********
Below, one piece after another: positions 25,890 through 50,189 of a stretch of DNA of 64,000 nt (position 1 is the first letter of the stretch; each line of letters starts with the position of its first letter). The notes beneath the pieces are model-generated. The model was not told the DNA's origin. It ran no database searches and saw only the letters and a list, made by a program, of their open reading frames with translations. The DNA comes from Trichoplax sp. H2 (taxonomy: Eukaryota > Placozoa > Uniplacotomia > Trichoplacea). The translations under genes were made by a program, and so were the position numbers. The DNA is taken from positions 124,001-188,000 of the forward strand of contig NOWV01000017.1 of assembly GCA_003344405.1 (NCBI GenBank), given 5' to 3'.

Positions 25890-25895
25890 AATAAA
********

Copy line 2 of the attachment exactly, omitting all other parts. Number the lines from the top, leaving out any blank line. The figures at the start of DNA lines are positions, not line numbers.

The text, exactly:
Positions 25890-25895